In this cluster we define both ‘Culture’ and ‘Subculture’.


Culture is the shared tacit assumptions of a group that it has learned in coping with external tasks and dealing with internal relationships.

Source: Schein EH (1999) The Corporate Culture Survival Guide. John Wiley & Sons. Page 186.

Example of the term in use:

… compassionate leadership in particular is a fundamental enabling factor that will create a culture of improvement and radical innovation across health care.

Compassionate leadership enhances the intrinsic motivation of NHS staff and reinforces their fundamental altruism. It helps to promote a culture of learning where risk-taking (within safe boundaries) is encouraged and where there is an acceptance that not all innovation will be successful – an orientation diametrically opposite to a culture characterised by blame, fear and bullying.

West M, Eckert R, Collins B, Chowla R (2017) Caring to change. How compassionate leadership can stimulate innovation in health care. The King’s Fund. May 2017. Pages 1-2.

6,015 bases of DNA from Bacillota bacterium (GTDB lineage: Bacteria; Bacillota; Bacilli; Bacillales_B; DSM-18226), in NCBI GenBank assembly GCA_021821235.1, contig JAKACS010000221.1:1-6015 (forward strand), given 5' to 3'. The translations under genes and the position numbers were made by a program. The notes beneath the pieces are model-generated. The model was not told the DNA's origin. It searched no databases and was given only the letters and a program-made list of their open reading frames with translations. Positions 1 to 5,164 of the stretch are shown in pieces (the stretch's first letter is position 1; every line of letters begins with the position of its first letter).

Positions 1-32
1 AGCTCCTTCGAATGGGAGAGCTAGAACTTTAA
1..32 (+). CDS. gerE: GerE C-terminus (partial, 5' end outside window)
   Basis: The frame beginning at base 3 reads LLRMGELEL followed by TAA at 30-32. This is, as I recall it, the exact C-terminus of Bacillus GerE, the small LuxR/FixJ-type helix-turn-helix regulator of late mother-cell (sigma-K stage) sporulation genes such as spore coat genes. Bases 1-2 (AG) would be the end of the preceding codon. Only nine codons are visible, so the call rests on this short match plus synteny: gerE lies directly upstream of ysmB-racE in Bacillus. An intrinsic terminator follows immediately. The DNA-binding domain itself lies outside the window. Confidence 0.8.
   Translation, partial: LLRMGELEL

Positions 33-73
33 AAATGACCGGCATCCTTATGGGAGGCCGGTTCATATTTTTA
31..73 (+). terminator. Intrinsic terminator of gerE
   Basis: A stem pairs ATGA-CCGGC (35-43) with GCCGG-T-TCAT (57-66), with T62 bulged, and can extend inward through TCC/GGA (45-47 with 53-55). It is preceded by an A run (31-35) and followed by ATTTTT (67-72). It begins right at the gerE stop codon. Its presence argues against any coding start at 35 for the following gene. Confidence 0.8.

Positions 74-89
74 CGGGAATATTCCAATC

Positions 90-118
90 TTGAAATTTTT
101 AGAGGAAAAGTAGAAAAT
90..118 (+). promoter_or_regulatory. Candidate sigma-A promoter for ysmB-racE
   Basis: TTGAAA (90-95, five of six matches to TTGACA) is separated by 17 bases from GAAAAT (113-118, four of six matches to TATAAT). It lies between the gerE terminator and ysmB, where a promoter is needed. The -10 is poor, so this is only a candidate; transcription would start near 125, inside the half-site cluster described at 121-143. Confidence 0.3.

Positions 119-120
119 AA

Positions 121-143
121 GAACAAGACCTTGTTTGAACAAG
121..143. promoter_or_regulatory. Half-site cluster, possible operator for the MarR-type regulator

Complex health care organizations are likely to comprise a number of coexisting subcultures. While these may share some common orientations and similar espoused values, they may also diverge and clash or maintain uneasy and shifting tensions. Traditionally in the NHS, organizations such as hospitals have been clearly differentiated along distinctly occupational lines and these may give rise to a wide range of non-mutually exclusive subcultures in terms of clinical specialism, department, ward or clinical network affiliation.

Source: Konteh FH, Mannion R, Davies HTO (2010) Understanding culture and culture management in the English NHS: a comparison of professional and patient perspectives. Journal of Evaluation in Clinical Practice 17: 11-117. doi:10.1111/j.1365-2753.2010.01376.x

Example of the term in use:

In medicine, subcultures tend to develop around specialties. The three specialties in our research population, anesthesia, surgery and nursing, require different skills and training. The members of each group differentiate between themselves and members of the others. Stereotypes held by medical personnel about other specialties are strong and occasionally pejorative.

Helmreich RL, Merritt AC (1998) Culture at Work in Aviation and Medicine. National, Organizational and Professional Influences. Ashgate Publishing Ltd. Page 40.